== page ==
Reality shows kids usually unprotected by child labor laws due to lack of rules, confusion

Kids are increasingly part of reality TV shows that star adults, and The Los Angeles Times investigated their participation, and “found that dozens of kids are appearing on reality programs without legal safeguards because of widespread uncertainty about how to classify the shows.”

The paper “found rampant confusion within the television industry and state agencies about what rules apply to reality shows” and “found that a majority had not obtained work permits to employ minors,” as “11 shows filming in eight states had not filed paperwork to hire minors. Regulators in California, Florida, Georgia and Virginia are now looking into whether production companies violated child labor rules. But they may be in the clear legally.” That’s because “there are few government safeguards in place to monitor these productions” and “producers say reality show kids are participants in documentary-style programs and not employees, child labor laws are rarely applied.”

The paper also notes that “SAG and the American Federation of Television and Radio Artists have little clout when it comes to kids on reality TV shows because most of those programs are nonunion,” so “union leaders want lawmakers in Washington to take on the issue. In February, AFTRA officials met with an aide to the House Labor and Education Committee to call for federal standards for wages, work conditions and educational requirements for child performers across all genres.”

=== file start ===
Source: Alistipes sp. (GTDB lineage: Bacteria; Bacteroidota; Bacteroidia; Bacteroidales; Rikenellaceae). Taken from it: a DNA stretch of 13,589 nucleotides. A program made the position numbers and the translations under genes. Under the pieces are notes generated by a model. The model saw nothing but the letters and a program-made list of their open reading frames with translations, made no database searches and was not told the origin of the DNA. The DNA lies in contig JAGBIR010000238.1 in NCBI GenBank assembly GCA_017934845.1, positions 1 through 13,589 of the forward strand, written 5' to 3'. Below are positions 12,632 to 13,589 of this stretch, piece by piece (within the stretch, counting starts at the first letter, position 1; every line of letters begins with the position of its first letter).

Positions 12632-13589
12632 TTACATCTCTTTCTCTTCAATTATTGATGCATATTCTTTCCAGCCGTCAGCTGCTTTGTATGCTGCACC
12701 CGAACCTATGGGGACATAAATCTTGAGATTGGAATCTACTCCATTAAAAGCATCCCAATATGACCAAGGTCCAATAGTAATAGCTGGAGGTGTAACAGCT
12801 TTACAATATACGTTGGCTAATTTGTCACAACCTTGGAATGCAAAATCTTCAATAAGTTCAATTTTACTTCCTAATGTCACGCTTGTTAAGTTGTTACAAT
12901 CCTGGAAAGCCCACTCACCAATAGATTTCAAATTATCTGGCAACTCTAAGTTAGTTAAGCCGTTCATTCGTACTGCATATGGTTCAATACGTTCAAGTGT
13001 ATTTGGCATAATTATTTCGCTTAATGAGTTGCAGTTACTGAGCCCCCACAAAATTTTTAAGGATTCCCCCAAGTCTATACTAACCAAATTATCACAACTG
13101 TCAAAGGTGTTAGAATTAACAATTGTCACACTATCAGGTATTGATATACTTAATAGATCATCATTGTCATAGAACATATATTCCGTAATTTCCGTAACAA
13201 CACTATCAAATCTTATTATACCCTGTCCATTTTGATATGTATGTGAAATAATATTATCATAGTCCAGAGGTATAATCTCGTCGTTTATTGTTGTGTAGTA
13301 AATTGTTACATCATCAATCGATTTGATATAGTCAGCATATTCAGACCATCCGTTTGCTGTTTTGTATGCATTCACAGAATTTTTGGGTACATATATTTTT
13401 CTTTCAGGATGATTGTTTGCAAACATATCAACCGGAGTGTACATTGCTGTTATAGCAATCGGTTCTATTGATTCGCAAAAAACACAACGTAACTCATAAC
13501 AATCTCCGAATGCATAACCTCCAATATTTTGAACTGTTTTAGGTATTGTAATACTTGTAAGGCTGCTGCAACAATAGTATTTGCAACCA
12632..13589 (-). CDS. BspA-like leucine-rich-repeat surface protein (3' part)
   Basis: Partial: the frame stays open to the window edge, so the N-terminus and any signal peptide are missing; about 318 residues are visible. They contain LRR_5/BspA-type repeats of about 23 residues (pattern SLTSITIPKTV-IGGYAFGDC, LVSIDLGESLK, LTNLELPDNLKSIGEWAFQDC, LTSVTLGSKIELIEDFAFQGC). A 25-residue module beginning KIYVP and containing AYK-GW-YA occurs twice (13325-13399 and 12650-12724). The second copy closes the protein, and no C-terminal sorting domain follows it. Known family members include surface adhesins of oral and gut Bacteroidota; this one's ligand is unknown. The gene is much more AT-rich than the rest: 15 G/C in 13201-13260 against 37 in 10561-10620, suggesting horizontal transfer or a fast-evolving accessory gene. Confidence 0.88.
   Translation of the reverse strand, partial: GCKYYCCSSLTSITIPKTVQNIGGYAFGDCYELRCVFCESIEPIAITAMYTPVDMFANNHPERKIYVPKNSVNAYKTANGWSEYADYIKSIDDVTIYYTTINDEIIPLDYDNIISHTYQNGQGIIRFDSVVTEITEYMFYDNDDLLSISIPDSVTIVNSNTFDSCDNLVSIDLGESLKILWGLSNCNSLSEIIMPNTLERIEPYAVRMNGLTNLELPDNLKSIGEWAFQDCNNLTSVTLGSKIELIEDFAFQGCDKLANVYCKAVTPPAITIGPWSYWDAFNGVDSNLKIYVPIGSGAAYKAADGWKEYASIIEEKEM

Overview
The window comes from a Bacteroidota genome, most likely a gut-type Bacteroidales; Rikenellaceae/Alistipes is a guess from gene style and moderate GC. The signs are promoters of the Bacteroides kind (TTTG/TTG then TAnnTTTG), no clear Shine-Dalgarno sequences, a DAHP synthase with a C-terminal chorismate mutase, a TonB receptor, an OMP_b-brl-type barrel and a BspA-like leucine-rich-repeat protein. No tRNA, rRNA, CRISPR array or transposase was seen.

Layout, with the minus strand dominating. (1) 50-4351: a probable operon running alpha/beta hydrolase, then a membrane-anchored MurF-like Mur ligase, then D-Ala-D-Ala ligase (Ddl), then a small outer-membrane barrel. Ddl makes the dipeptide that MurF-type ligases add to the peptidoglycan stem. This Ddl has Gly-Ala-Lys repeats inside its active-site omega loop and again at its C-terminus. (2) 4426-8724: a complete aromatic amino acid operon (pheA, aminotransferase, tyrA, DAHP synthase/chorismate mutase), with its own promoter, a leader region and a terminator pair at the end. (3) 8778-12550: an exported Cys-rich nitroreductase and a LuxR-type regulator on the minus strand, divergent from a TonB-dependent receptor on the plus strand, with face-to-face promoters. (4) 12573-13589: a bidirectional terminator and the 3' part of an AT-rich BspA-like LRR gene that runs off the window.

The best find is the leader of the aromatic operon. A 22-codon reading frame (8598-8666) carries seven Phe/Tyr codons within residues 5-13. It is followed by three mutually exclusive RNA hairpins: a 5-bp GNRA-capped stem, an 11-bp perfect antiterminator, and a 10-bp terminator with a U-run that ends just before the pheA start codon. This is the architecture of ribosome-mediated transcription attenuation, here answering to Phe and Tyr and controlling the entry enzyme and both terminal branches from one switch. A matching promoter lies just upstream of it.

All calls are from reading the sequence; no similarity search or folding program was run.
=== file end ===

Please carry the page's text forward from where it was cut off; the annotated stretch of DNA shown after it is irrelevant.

Reality TV kids don’t have a safety net [Los Angeles Times]

Why Dick Donato left Big Brother 13

Dick Donato

The Big Brother villain known as "Evel Dick" has finally revealed why he left the show during its 13th season: he learned he was HIV positive.

More Married at First Sight

Married at First Sight couples

The couples who stayed together after being Married at First Sight--Jason Carrion and Cortney Hendrix, and Doug Hehner and Jamie Otis--are now being followed by cameras for a brand-new reality series.

about the writer

Andy Dehnart is a journalist who has covered reality television for more than 15 years and created reality blurred in 2000. A member of the Television Critics Association, his writing and criticism about television, culture, and media has appeared on NPR and in Playboy, Buzzfeed, and many other publications. Andy, 36, also directs the journalism program at Stetson University in Florida, where he teaches creative nonfiction and journalism. He has an M.F.A. in nonfiction writing and literature from Bennington College. More about reality blurred and Andy.